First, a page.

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Tuesday, January 16, 2007

Federally Funded Research Targets America's Largest Potential Source of Oil

A U.S. Department of Energy (DOE)-funded project has successfully demonstrated the viability of a new technology that could prove to be the key to unlocking America's largest potential source of oil.

If ongoing research continues to confirm the technology's effectiveness, its application offers the potential to dramatically reduce costs and environmental impacts in the extraction of oil from oil shale.

America holds more than three-fourths of the world's estimated 2.6 trillion barrels of oil-in-place of oil shale resources. As much as 1.1 trillion barrels of oil equivalent is believed to be recoverable in the richest single deposit -- the Green River formation of Colorado, Utah, and Wyoming. That volume is almost 50 percent greater than the combined proved reserves of conventional oil in the entire Middle East, according to DOE.

The oil price collapse of the early 1980s adversely affected earlier efforts to develop this vast unconventional resource. Expectations of continued high oil prices and national energy security concerns have revived interest in developing the U.S. oil shale resource. A mature oil shale industry producing 3 million barrels per day of oil 30 years from now could provide America with direct and indirect economic benefits of as much as $40 billion per year while pressuring oil prices downward, according to one DOE study.

Oil shale contains a substance called kerogen that occurs in sedimentary rock and is thought to be a precursor to petroleum. Kerogen cannot be extracted like oil that is pumped from a reservoir. The oil shale rock must be heated to a high temperature in a process called retorting, and the liquid that results must be separated and collected, with fine particles removed. The liquid product is then upgraded to a synthetic crude oil that is ready for shipment and refining through the existing US petroleum industry infrastructure.

Previous attempts to develop U.S. oil shale resources on a large, commercial scale were costly, complicated megaprojects that entail mining huge volumes of oil shale and processing the mined shale in large, complex plants to yield an upgradeable liquid. A project managed by DOE's National Energy Technology Laboratory is pursuing a lower-cost, more environmentally benign alternative to the mining megaprojects of the past. Composite Technology Development Inc. (CTD), Lafayette, Colo., is developing a technology that can heat the oil shale in situ, several thousand feet below the surface, separating the kerogen without mining the oil shale rock. If proven viable, the process could extract the petroleum-like liquid and render it mobile enough to be pumped to the surface.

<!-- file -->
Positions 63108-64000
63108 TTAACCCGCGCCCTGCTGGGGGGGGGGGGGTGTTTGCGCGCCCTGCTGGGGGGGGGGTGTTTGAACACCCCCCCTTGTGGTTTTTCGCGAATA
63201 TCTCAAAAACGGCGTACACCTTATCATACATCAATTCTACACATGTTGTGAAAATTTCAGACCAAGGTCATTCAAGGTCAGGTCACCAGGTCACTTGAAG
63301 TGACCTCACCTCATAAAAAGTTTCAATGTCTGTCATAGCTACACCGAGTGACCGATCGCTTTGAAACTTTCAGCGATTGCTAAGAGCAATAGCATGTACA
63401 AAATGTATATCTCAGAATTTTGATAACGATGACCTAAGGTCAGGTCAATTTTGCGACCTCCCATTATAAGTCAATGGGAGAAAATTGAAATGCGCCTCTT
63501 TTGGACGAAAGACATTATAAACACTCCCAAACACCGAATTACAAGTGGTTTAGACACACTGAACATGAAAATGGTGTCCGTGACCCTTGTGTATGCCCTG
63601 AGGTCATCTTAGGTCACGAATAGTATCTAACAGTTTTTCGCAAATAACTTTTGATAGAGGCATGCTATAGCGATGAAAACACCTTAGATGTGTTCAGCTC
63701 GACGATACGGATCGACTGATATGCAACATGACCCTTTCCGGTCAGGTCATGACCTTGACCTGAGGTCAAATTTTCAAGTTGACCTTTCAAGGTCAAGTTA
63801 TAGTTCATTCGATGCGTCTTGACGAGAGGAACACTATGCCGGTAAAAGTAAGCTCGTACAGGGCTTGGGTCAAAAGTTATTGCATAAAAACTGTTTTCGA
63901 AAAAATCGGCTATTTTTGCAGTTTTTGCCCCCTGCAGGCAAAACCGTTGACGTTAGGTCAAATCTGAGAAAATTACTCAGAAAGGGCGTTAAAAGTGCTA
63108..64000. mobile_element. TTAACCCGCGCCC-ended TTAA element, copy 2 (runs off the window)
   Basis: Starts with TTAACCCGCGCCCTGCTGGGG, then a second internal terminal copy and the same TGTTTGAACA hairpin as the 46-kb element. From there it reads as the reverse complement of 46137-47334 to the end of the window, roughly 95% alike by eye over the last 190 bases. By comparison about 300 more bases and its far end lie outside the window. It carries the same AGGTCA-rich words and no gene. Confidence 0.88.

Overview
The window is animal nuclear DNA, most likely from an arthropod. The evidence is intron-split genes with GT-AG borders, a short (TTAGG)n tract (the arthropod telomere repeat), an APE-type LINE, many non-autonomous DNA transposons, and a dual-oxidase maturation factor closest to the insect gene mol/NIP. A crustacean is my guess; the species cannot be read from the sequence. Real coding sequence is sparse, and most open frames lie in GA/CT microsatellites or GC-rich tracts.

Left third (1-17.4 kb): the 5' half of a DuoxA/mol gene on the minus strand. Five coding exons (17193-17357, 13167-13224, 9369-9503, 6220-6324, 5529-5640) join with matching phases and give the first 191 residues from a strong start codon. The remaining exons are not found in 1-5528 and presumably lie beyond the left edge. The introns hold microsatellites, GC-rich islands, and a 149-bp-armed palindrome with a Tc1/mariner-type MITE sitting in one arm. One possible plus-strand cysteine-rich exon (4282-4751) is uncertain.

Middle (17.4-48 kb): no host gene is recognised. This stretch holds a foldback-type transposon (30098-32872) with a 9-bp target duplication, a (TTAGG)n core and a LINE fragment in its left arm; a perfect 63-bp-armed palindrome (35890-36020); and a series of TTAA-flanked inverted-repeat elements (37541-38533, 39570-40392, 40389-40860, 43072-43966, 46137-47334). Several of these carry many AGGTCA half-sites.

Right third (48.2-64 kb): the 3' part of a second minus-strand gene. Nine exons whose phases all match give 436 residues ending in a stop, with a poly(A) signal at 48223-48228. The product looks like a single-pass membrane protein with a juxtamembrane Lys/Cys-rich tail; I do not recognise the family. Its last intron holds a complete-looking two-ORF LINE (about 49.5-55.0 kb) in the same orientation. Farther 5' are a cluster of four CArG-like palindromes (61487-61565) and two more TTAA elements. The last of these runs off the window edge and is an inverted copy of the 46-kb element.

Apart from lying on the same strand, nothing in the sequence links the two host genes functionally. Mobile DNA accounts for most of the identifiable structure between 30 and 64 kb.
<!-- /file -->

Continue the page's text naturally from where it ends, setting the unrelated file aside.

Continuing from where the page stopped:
CTD's project goal is to develop downhole cable heaters 2,000-5,000 feet long that can be deployed in oil shale deposits. These cable heaters would provide high power, at preferably high voltages, to heat the oil shale to about 850 degrees Celsius (1,550 degrees Fahrenheit). There are two main challenges associated with developing this technology:

  • Producing electrical insulation material that is stable in the subsurface at high temperatures over time.
  • Developing a cost-effective manufacturing method to fabricate the heaters.

In the first phase of the project, CTD developed and evaluated high-temperature ceramic-based composite insulation materials that meet the requirements of an in situ oil shale recovery process. Researchers also conducted 2,500 hours of tests of the performance of the new insulation materials in full-power, limited-length cable heater prototypes. The results: much improved insulating qualities that were stable over time when compared with commercially available products.

In the project's second phase, CTD is developing and scaling up a manufacturing process to cost-effectively produce the new-design cable heaters in lengths relevant to an oil shale recovery system.

By eliminating the mining and large-scale processing aspects of oil shale development, such in situ technology could slash its recovery cost by half or more while minimizing disturbance of the land. This bodes well for efforts to develop the world's largest liquid hydrocarbon resource and thus reduce America's dependency on oil imported from unstable regions.

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